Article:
Douglas County commissioners gave their blessing today to Baldwin City's plans to issue $5 million in industrial revenue bonds to finance construction of a fiber-optic broadband network in the community.
Kennis Mann, president and CEO of Dawn Fiber Design LLC, which does business as Free State Broadband, told commissioners his company planned to build a fiber-optic network that will connect Baldwin City to existing fiber networks in Lawrence.
By issuing the bonds, Baldwin City would actually be the owner of the network and would lease it back to the company, with the lease payments going to pay off the bonds, Baldwin City Administrator Chris Lowe said. During that time, the facility could be exempt from property and sales taxes.
The project, however, is generating concerns from at least one competitor about the use of public incentives to build infrastructure that would benefit only one company.
Josh Montgomery of Wicked Broadband, which provides Internet service in Lawrence, argued that if the city and county are going to be involved in financing the project, they should require the fiber-optic network to act as a "common carrier," allowing all providers access to the lines.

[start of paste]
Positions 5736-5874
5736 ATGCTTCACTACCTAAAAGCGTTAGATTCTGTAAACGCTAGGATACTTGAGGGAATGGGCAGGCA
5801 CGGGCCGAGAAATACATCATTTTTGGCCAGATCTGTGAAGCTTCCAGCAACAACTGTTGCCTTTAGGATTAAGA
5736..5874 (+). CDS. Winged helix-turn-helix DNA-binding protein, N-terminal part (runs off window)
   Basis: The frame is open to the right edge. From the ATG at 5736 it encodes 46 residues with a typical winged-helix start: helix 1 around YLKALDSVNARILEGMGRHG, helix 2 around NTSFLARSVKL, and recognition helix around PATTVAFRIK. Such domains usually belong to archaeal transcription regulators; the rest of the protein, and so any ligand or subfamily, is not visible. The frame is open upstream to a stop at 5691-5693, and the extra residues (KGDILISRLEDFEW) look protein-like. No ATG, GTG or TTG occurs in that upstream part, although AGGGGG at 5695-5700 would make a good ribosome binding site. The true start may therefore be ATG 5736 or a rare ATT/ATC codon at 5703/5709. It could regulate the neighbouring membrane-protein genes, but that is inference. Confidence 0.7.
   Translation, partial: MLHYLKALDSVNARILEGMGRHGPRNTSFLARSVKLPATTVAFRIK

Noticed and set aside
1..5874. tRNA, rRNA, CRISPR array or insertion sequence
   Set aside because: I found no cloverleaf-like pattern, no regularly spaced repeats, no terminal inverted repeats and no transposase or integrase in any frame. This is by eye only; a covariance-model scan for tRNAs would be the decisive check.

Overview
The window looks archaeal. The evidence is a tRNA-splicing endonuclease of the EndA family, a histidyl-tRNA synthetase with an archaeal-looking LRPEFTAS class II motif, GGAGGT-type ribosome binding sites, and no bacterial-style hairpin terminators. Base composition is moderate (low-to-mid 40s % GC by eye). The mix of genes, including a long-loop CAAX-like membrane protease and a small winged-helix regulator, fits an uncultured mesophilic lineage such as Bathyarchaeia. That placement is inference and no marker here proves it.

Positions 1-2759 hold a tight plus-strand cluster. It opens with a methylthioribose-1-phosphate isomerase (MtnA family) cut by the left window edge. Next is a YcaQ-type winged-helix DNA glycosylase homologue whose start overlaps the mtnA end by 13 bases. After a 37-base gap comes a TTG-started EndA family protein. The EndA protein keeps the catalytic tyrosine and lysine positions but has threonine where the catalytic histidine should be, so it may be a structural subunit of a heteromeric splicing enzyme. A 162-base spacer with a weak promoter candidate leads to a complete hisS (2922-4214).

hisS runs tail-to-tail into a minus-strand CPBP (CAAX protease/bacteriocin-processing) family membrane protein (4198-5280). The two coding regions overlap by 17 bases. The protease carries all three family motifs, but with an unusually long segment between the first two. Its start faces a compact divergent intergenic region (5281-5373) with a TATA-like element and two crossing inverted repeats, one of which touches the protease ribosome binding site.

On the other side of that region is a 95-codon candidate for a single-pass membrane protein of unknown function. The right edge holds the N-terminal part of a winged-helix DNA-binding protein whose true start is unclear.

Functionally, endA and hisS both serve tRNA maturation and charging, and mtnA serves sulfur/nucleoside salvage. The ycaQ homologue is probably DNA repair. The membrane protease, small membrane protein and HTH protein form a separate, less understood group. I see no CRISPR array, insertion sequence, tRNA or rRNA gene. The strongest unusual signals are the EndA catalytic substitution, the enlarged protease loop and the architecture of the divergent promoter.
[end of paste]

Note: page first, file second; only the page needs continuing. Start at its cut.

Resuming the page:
"The way the current system works, every broadband provider has to drag cable to every address," Montgomery said. He said that virtually ensures that the first company to enter a market will gain a monopoly unless competitors want to build duplicate systems across the same rights-of-way.
"The whole town would look like a Third World country," Montgomery said.
Mann, however, said that since Dawn Fiber is the one taking the financial risk to build the system, it should not be required to share it with competitors. He also denied that the tax abatements constitute a form of public subsidy.
Lowe said the Baldwin City was seeking the county's blessing only as a "ministerial" matter because part of the fiber will lie outside the three-mile zone around the city limits, in unincorporated Douglas County. He said state law requires that the county have an opportunity to object to the bonds, but the law does not require the county to give its affirmative consent.
Commissioners voted 3-0 to endorse the bond proposal anyway.
"I don't feel like we're in a position to stop or start anything," Commissioner Mike Gaughan said. "The mechanism up for discussion here doesn't involve any public funds."